Build a solid foundation in science, formulation and product development—find out more!
Most Popular in:
Communicating Anti-aging Skin Care Benefits to the Consumer: Part II
By: Katerina Steventon, PhD, FaceWorkshops; and Steve Barton, Skin Thinking Ltd.
Posted: January 8, 2013, from the February 2013 issue of Cosmetics & Toiletries.
page 2 of 4
Boots was confident that the Protect & Perfect product could influence some skin aging factors from in vitro studies. This hypothesis was tested in a biopsy study investigating fibrillin expression with positive results that were eventually shown on the BBC program. The goal of this study was not provide clinical proof; the consumer (and press) made this extrapolation. Rather, the biopsy study provided the confidence to go into this clinical trial.
Formulator's often find themselves in this position with new ingredients from suppliers that are formulated in bland bases. Amidst the surge in use of the Protect & Perfect product, there was some negative reaction. Interestingly, some customers who had changed from their usual routine to the serum, or started using the serum alone, found that it was not as good as their usual moisturizer. This was not surprising to formulators since it had not been formulated as a moisturizer. The serum was intended to deliver a more intense benefit and serve as an adjunct to a moisturizer. It was clear that the message consumers heard was "the first 'clinically proven moisturizer' rather than the first product to have been tested in this manner. The overall lesson here is the need to ensure that simplifying the communication does not leave some important consumer needs unfulfilled. Education and clear advice at point of sale help this process, which is difficult when a product is selling at a rate of 1 every 10 seconds
KS: Other long-term efficacy studies such as a double-blind, randomized, controlled, split face study, a comparison of a skin care product and a prescription treatment and a double-blind, vehicle-controlled trial followed the Boots trial. Some consumers ask for claims substantiated by an independent, blinded, long-term clinical trial with subjective views of the participants and clinical expert grading and objective scientific data obtained by non-invasive measurement. Initially expensive, this strategy drives commercial success. It differentiates between products with similar benefits, which is important in a purchasing environment without a dedicated sales consultant.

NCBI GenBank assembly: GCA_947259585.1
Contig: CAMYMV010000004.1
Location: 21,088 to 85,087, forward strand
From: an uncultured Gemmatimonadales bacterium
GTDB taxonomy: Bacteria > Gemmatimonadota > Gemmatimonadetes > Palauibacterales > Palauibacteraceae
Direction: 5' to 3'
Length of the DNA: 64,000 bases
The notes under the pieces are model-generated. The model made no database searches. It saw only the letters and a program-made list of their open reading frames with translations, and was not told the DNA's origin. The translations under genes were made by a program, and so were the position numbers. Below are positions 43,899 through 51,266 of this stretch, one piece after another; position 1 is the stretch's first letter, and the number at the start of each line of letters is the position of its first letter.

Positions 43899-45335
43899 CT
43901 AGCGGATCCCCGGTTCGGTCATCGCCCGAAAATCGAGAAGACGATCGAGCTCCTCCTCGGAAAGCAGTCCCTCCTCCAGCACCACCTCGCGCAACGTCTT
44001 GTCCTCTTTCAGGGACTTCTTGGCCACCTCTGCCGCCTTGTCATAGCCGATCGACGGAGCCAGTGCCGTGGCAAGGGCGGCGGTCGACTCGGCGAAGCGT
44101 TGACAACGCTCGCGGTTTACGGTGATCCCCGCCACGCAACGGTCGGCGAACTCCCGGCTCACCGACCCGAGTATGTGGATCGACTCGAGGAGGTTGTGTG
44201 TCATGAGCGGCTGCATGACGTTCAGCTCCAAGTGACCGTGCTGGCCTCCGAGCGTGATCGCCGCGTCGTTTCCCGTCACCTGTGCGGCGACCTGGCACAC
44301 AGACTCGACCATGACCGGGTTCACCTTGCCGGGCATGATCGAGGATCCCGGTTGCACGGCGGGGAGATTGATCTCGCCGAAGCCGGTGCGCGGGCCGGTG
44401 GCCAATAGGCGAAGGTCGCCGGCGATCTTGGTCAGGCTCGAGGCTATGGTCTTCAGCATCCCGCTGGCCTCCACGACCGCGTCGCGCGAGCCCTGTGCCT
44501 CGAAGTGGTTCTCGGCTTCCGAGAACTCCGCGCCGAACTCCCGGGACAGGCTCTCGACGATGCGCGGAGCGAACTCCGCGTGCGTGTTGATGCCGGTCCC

SB: I am interested in your statement that some consumers ask for claims substantiated in complex ways. I would suggest that they are looking for increased confidence, and cosmetic products offer the range of “confidence surrogates” that you describe.
Polling consumers in a number of different ways of communicating scientific claims testing shows little differentiation between terms currently in use, suggesting they have similar value. Who are we trying to convince? I would argue that the cosmetics industry is trying to convince ourselves first. Next, as exemplified above, the cosmetic industry is trying to convince dermatologists, who believe that cosmetics exert little or no permanent or cumulative effects. The cosmetics industry is also trying to ensure that consumers are getting something beneficial. These outcomes must be communicated to consumers, the same consumers who have diverse needs and are driven by emotional as much as rational evidence.
Much Needed Information on Formulating for Antioxidant Claims
NEW! Antioxidants in the Skin by Roger McMullen is the first book to offer a comprehensive account of antioxidants in personal care and addresses the cellular level of human skin.
Find Out More! Alluredbooks-Antioxidants in the Skin